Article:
Permaculture . . . the not so good oil

“We are not good at recognizing distant threats even if their probability is 100%.
Society ignoring [peak oil] is like the people of Pompeii ignoring the rumblings below Vesuvius.” ~James R. Schlesinger

Following on from last week’s “if permaculture is the answer climate change is the question” … Part 2 of my research project for my Certificate IV Permaculture study via Tafe NSW Digital online studies to gain understanding about the why of permaculture asked me to share three resources useful to either explain or give more information about Peak Oil.

Confession time… I missed the popularising of the term “peak oil“. Up ’til now I thought we were heading for a plain old oil crisis. However, I was no less concerned after I did a few Google searches and found these:

Peak oil is the point in time when the maximum rate of crude oil extraction is reached, after which the rate of extraction is expected to begin to decline… forever. It simply does not matter why peak crude oil extraction is reached, the peak is the peak regardless of the cause. The cause could be geological or it could be economics but most likely it will be a combination of the two.” ~ Peak Oil Barrel

“Proponents of peak oil theory do not necessarily claim that conventional oil sources will run out immediately and create acute shortages, resulting in a global energy crisis. Instead, the theory holds that, with the production of easily extractable oil peaking and inevitably declining (even in formerly bounteous regions such as Saudi Arabia), crude-oil prices are likely to remain high and even rise further over time, especially if future global oil demand continues to rise along with the growth of emerging economies such as China and India. Although peak oil theory may not portend prohibitively expensive gasoline any time soon, it does suggest that the days of inexpensive fuel, as were seen for more than a decade after the collapse of OPEC cartel prices in the mid-1980s, will probably never return.” ~ Encyclopaedia Britannica

“They took all the cars, and put them in a car museum, and they charged all the people a dollar and a half to see ’em” ~  Joni Mitchell

And, seriously concerned by what I learned during my assignment research:

1. James Hansen
Climatologist and activist introduced to me when I viewed David Attenborough – Climate Change: The Facts, who, I learned, delivers the bad news that too many stakeholders are conveniently dismissing the science out of self-interest and that 30 years on, world is failing ‘miserably’ to address climate change. He holds energy corporations and business accountable because dollar-wise fossil fuels continue to be the cheapest energy source and advocates a carbon fee to make fossil fuel prices truly reflective of the cost to the environment, “Right now they are getting away with using the atmosphere as a free waste dump, where air pollution, water pollution, and climate change are not included in the price of fossil fuels.”
2. CSIRO
Given the CSIRO “is an independent Australian federal government agency responsible for scientific research. Its chief role is to improve the economic and social performance of industry for the benefit of the community” what I learned wasn’t what I was hoping for.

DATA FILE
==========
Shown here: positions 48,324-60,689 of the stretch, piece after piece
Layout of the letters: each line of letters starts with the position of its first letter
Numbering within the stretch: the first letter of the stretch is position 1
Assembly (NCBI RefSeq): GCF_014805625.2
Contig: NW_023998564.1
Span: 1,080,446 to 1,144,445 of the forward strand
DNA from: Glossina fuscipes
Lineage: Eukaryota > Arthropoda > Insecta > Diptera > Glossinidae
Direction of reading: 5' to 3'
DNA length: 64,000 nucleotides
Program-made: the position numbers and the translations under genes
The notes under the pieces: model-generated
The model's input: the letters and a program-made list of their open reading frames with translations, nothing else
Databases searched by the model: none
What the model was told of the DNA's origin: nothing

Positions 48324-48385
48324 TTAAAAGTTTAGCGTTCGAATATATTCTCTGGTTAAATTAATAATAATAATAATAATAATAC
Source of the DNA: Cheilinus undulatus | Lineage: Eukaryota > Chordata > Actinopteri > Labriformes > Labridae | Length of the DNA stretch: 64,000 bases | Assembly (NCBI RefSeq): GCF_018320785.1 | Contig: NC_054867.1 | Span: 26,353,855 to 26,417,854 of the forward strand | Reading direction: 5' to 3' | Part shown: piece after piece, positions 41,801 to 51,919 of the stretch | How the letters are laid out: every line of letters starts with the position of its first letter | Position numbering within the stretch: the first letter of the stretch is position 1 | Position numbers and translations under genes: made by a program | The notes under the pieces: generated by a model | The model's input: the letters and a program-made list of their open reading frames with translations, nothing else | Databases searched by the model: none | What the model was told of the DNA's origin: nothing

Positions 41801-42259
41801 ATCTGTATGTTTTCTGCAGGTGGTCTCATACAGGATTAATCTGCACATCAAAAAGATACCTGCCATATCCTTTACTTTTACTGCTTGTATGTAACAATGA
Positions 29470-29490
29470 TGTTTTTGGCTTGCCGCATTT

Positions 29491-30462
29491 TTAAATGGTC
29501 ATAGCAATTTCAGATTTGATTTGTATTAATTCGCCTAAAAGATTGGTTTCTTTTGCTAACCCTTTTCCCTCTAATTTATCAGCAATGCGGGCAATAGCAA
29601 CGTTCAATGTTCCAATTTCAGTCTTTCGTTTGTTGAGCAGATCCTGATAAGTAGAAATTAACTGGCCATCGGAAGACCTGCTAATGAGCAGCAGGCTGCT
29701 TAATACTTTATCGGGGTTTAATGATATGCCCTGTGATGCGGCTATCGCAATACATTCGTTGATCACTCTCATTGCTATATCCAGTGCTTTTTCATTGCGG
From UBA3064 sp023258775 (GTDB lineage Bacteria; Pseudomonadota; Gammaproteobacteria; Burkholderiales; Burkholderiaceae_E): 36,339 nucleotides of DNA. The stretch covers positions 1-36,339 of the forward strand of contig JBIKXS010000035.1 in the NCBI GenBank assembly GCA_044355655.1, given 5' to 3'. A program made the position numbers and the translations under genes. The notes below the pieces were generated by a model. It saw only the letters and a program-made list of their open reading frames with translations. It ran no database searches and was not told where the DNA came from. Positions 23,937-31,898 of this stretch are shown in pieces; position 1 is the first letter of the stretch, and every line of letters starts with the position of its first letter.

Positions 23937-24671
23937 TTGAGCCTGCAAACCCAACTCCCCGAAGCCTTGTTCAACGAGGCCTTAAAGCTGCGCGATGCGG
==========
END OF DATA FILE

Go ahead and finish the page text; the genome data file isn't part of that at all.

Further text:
The CSIRO report Oil and Gas: A Roadmap for unlocking future growth opportunities for Australia “identifies four high-impact pathways to growth that are enabled by science and technology” and the content suggests that industry is committed to business as usual as much as possible while being willing to take onboard climate change considerations only necessarily. It’s not an entirely reassuring report.
The energy sector does its homework.
“This report was informed by industry consultation. The perspective on the future of the sector, including major opportunities and challenges, was based on the opinions of executives and managers from oil and gas operators, service firms and Government agencies. Dozens of interviews with technical experts from Universities and CSIRO provide the report with a solid perspective on technology developments. In all, approximately 80 interviews were conducted to inform this report during the first half of 2017. Analysis of the content of these interviews, and additional desktop research helped to shape this report. It therefore represents a consensus view of the trajectory of the industry, developed by synthesising executive opinions, technical expertise and scientific research.”
The energy sector is committed to remaining viable.
“What can the Australian oil and gas sector do, in the face of considerable obstacles, to remain viable into the coming decades?”
The energy sector is prepared to spend money to remain viable; costs I assume that will be passed on to consumers.
“What investments in science and technology are needed to prevail?”
The energy sector is pragmatic.
“Global citizens are increasingly adept at shifting public sentiment around issues important to them. Using such tools as social media, groups of people can create strong opposition to business interests, shape public discourse, and influence government policy. A key challenge for the oil and gas sector in this regard is earning and retaining social licence for its resource projects.”